It was late one weekday. I had just gotten up from one of my long naps that characterized countless vain attempts to sleep away depressive thoughts. I got out of bed and took several steps to the door. Instantly, thoughts flooded my mind and the image of that kid at school who didn’t return my messages, who I truly believed hated my guts, flashed across my memory.
I tried to be cool. I tried to be confident. But the panic came like a wave, and it was just enough to cause me to collapse. I gained consciousness nearly just as soon as I had lost it and, though I injured my knee in the fall, no one in the house heard a sound.
That’s often how it was suffering from depression and anxiety. No one heard a sound. No one suspected a thing. Racing thoughts, sweating, fear and the stomach issues that prevented me from eating – all silent.
As we embrace National Back to School Month this August, it is important that we as adults remember the unique and complex mental health challenges that many youth face during the school year.
Though many children and adolescents struggle with mental health issues year-round, the transition from summer holiday to the first semester back at school has the potential to complicate pre-existing mental health challenges.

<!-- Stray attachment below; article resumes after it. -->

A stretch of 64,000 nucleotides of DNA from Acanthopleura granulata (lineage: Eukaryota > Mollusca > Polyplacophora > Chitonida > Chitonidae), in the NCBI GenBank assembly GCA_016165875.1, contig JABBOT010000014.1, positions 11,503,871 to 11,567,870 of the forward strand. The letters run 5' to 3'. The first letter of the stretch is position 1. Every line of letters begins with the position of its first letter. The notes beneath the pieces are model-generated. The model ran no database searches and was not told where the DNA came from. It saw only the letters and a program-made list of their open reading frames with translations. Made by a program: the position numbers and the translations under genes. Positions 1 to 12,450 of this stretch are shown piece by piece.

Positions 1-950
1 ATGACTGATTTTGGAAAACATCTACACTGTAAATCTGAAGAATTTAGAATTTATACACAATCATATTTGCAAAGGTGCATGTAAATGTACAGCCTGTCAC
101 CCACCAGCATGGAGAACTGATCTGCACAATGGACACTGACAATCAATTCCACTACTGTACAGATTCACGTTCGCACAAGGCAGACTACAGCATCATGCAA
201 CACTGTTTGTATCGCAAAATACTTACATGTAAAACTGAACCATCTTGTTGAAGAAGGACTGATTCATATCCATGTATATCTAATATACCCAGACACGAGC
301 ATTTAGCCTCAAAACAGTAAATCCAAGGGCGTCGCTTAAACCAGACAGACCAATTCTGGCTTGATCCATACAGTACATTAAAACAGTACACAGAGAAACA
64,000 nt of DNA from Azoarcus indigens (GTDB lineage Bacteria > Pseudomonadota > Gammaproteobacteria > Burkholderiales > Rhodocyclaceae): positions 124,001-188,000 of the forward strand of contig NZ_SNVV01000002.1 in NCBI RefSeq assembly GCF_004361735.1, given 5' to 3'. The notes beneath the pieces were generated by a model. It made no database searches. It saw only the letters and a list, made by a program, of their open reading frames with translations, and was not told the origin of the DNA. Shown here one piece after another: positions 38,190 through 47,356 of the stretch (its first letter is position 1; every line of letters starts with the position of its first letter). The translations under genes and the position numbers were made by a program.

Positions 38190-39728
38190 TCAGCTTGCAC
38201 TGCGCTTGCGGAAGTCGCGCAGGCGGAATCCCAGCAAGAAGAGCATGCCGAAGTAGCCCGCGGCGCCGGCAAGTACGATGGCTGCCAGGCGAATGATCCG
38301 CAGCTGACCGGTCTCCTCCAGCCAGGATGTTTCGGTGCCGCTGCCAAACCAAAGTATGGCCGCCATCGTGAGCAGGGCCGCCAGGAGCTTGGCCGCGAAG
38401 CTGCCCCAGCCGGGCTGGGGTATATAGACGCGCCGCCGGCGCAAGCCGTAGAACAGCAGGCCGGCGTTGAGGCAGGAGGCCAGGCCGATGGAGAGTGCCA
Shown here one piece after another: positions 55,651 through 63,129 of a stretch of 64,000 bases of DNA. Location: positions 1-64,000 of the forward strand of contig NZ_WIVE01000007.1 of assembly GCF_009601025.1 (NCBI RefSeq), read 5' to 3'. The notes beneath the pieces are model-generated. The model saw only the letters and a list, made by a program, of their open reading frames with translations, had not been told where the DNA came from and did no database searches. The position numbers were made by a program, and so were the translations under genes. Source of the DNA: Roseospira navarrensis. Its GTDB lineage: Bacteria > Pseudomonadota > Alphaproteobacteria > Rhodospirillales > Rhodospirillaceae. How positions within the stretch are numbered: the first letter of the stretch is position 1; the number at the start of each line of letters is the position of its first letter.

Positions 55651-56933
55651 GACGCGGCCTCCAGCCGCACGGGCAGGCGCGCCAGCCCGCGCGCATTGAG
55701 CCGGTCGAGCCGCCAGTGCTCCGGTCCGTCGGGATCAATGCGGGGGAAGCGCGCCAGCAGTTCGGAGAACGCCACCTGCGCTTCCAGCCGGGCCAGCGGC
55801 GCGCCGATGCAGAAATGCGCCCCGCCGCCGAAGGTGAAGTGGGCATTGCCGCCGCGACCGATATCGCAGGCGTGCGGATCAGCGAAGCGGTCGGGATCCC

Pressure to perform well in academics and extra-curricular activities, paired with the threat of judgement from peers and misunderstanding from teachers – if left unaddressed – can cause a perfect storm of mental health issue-inducing triggers.
According to America’s Mental Health 2018:
Younger Americans are most impacted by the stigma of mental health care. Nearly 50 percent of Generation Z has worried about others judging them when they say they’ve sought mental health services.
There’s a lot of talk about ending stigma floating around in conversations, on social media and on TV, but what can we actually do for youth and others affected by it?
As a part of the America’s Mental Health Campaign, we want to help you deconstruct stigma and become a resource for those needing mental health care. Being aware of the importance of mental health is good; but being educated on what to do when someone needs help is better.
Education makes a difference. By talking about mental health, showing people that they aren’t alone and that they have a place to go for help, we can give them a chance at recovery.
Take action today by getting educated:
As we dive headfirst back into the school year, let’s be on the lookout for how we can be a resource to youth in need of mental health services. Remember, when a young person is struggling, it’s up to us to notice.
The post Back to School Doesn’t Have to Mean Back to Stigma appeared first on BH365.